Libyan Court Sentences Christian Convert to Death
A Christian convert from Islam has been sentenced to death by the Court of Appeal in Misrata, north-west Libya.
The man became a Christian around four years ago, and has been arrested several times since then by Libyan militias who act as law enforcement in the disordered country.
The death sentence for apostasy was applied as a result of his refusal to return to Islam.
Libya’s General National Congress (the GNC, which sat from 2012 to 2014) passed a law stating that apostates from Islam who refuse to recant will be sentenced to death.
All laws passed by the GNC were subsequently abolished by its replacement, the Libyan House of Representatives.
However, the Libyan Supreme Court in Tripoli has ruled that the House of Representatives is illegal, allowing courts to continue to apply laws passed by the GNC, including the death penalty for apostasy.
The death penalty for sane adult males who renounce Islam is compulsory in all schools of sharia (Islamic law). The Maliki school – which is dominant in Libya – also makes mandatory the death penalty for sane female apostates from Islam.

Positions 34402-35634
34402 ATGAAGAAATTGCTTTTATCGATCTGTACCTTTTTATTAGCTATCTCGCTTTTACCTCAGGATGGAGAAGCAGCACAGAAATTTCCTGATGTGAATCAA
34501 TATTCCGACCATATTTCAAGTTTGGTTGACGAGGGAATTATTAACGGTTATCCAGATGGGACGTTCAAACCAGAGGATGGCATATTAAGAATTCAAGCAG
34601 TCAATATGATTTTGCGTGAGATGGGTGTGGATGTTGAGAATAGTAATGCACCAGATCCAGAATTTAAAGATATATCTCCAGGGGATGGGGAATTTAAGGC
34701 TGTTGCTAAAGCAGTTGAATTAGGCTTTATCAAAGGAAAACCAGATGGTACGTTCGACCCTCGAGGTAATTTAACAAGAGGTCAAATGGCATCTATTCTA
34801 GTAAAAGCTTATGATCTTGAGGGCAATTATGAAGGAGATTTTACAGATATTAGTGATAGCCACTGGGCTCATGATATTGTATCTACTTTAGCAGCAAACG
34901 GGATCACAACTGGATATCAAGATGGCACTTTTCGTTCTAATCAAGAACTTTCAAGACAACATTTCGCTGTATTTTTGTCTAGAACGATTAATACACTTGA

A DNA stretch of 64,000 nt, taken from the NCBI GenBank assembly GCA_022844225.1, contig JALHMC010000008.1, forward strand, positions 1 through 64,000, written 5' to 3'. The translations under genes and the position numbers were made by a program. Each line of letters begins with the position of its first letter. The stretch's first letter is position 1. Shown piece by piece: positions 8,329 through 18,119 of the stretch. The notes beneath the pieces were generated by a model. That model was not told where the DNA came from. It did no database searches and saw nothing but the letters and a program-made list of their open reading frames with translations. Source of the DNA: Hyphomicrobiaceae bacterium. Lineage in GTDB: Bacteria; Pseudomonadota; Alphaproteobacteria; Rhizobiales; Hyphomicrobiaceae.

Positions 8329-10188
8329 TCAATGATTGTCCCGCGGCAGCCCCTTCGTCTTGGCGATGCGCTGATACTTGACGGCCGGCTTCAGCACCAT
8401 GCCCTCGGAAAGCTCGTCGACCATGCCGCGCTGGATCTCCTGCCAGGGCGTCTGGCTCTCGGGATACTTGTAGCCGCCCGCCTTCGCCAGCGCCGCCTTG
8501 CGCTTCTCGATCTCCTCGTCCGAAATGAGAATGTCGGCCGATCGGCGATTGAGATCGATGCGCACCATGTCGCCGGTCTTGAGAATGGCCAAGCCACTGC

Like other Sunni schools, the Maliki school allows the apostate three days in which to repent before applying the death penalty. The Maliki interpretation of sharia requires that the apostate must previously have been a practising Muslim to deserve the death penalty.
Only a handful of countries have this aspect of Islamic law in their national laws. Even those who have it rarely sentence anyone to death and of those who are sentenced very few have actually been executed.